The idea behind scanning, or active scanning, is to emit radiation and listen for a reflection off any object of interest. Much like a sonar or Pulse-Doppler radar used for weather surveillance but on a much grander scale. The player will order a ship equipped with such device to emit a pulse. When the pulse hit an object, depending on how that object reflects or absorbs the radiation band, it may be identified. Active scanning is a complement to passive scanning which does not require a pulse to be emitted but is less effective. Active scanning may also reveal stealthy craft, if they do not absorb the radiation properly.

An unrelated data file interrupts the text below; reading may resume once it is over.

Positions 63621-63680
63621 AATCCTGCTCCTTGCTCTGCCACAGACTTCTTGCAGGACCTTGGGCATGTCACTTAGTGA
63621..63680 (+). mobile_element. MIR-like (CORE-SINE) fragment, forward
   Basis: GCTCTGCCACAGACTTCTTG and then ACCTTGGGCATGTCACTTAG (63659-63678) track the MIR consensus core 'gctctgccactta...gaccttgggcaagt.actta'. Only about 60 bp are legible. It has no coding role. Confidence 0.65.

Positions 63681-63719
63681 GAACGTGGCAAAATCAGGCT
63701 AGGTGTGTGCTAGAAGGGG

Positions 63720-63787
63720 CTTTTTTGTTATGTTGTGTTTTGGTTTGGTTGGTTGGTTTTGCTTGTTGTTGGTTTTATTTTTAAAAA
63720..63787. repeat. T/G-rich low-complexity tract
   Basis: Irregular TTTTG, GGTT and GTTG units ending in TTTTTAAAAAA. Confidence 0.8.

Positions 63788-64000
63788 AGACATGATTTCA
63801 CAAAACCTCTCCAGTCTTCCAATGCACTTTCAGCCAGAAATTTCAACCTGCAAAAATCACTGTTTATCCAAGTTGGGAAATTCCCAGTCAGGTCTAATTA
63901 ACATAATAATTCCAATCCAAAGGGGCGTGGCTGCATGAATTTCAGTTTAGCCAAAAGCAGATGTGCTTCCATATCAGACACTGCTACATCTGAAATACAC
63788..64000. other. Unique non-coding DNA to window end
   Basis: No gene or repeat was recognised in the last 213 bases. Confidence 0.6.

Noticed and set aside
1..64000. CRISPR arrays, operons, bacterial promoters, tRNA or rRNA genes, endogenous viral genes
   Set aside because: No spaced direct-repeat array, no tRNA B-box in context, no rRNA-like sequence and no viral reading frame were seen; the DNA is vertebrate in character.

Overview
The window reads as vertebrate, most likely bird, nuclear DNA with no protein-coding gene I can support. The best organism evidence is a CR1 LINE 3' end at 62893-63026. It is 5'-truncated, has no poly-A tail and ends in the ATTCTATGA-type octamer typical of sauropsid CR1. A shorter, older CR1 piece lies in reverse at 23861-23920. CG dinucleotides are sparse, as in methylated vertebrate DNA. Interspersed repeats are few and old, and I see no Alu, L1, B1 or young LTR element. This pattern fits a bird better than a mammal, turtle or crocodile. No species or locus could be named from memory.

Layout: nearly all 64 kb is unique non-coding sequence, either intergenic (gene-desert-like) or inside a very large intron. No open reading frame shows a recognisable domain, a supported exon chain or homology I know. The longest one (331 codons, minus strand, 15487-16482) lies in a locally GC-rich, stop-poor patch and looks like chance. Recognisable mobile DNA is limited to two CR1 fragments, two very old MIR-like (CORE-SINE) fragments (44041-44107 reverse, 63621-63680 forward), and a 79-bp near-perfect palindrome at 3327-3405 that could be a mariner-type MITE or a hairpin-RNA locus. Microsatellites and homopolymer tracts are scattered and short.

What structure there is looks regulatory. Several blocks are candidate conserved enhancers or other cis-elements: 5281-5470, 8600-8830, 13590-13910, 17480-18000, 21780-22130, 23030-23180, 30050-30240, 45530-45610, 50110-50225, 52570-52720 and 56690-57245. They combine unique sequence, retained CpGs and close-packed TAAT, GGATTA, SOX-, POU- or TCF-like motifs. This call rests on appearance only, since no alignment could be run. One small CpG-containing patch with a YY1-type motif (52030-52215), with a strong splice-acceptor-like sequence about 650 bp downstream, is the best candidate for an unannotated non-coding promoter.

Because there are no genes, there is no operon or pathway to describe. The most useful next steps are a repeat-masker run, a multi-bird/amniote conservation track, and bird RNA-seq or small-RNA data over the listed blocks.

And finally, there's been some progress on the AINexus asset, which is the enemy home base and as such the first non-human station Mathias is working on.
For now, we'll just share those WIP images and screenshots. When this is close this finished, we'll talk some more about why things look like they do, without spoiling too much of the story.
This is how things started out, simple block meshes.
Followed by a simple concept to plan out some of the features.
In-game after normals have been baked:
And finally, this is the current state of things, with a few of the values blocked in: